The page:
Tuesday, February 19, 2013

Envelope Budgeting & Aldi Love

groceries

We got allll these groceries for less than $50! We discovered Aldi and it has changed my life. I was talking about this at work and everyone was like ... yes, where have you been? IN THE DARK. BUYING EXPENSIVE GROCERIES.

Look closely ... pineapple, avocadoes, oranges, strawberries, blueberries, whipping cream, pepperoni, an embarassing amount of cream cheese, coconut milk, frozen chicken, noodles, english muffins, celery, pancake syrup, crescent rolls, butter, block cheese, carrots, 3 DiGiorno pizzas, tortillas ... I can't tell what is off to the left. Milk? We are apparently really into dairy products.

This is 2+ weeks of food for us!

This year we've been trying the envelope system for some of our budgeting. I use the term "budgeting" loosely and people with legit budgets are probably aghast. But. My problem with most of the budgeting strategies I've read about is that they want you to write everything down.

Let's be real. I could put a color-coded, pretty-fonted printout in a binder and probably would never make it a month actually recording everything I spent. Even if I did by some miracle comply, there is Jon. He is not into compliance with color-coded pretty-fonted things. And what about when I go to Target and get groceries AND a sundress and hand soap with pears on the bottle and sparkly thumbtacks? I would have to do math.

How the system works for us:

1. At the beginning of the month, put your budgeted amount of cash in designated envelopes.
We are trying $200 for groceries and $50 for "flex" money (which is basically things we don't need ... like clothes, going out, and sparkly thumbtacks).
That's it! If you run out of money, eat things from the freezer or the pantry and plan more carefully next month! So plan ahead and spend carefully.
Just one step? Oh.

2. Stop going to Target.

So far this has been working for us! Well. Mostly.

We always spend our flex money within the first week, but I'm hesistant to increase the amount in that envelope because we'll just spend that too.

We do pretty good with grocery money but it does get a little short if we have a lot of people over. Also, in January we went to a movie using grocery money and then ran out the last week and had to spend some of February's ahead. No more of that.

As far as paying down our highest interest student loan, it's slowly disappearing!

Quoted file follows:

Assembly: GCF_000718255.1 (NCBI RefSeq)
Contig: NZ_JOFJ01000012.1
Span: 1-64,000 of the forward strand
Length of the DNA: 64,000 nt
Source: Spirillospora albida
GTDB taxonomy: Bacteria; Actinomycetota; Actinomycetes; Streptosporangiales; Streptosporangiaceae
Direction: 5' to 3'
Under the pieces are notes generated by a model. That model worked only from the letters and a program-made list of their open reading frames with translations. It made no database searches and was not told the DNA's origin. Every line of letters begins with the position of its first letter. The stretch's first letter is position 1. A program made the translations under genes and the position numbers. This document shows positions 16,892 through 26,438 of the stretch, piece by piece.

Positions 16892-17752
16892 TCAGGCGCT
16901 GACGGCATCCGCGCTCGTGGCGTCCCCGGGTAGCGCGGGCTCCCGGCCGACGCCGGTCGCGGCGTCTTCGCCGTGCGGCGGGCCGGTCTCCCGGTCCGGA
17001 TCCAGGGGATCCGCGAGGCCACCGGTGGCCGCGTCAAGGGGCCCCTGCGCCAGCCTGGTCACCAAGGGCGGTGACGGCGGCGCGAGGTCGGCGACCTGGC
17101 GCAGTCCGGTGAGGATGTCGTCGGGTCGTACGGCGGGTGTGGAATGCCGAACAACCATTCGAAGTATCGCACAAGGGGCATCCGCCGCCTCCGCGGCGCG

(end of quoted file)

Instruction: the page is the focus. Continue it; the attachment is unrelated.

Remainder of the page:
Beginning Balance: $27,125.21
Current Balance: $16,299.95
Percent Remaining: 60.1%

I'm so proud of that! Mostly that was money we saved up when I was getting paid a little more and we were living in Jon's parent's basement. Here's to going strong the rest of the year! (And the rest of the loans).

Are you keeping your resolutions? Do you have a smarter system than cash envelopes that works for you? Does your grocery store make you giddy? I hope so :)


** I'm hoping to post pictures of our painting marathon soon! My camera is still lost, and I am trying to make iPhone pictures cut it. Fail.

** Update: See painting marathon before and afters here

4 comments:

  1. I think $200 is pretty reasonable. That is our food budget ("budget", we're flexible too) as well, and I think our food generally costs less here so we can feed 3 big mouths and 2 little mouths with that.

    Mint.com is our budgeting. We don't have to record anything

    Of course, then there is the current greenhouse/fish/PVC pipes budget eating up all the extra money!

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    Replies
    1. We have mint.com set up too! However, it just told me how much I had spent and didn't cut me off if I was overspending :)

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  2. I've been wanting to move to an envelope budgeting system. I had one a long time ago, but am wanting to get to paying for more things with cash and think this would be good for us in some categories. With bank fees, credit/debit card fees, and such - I can see where we'd save money right there.

    Sounds like you're off to a good start.

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    Replies
    1. Thanks Lisa! I was really hesitant to go to cash, since cards are more convenient and we pay them off every month. For us, having a visible amount of cash has been helpful in both keeping track of how much we have spent and avoiding impulse buys.

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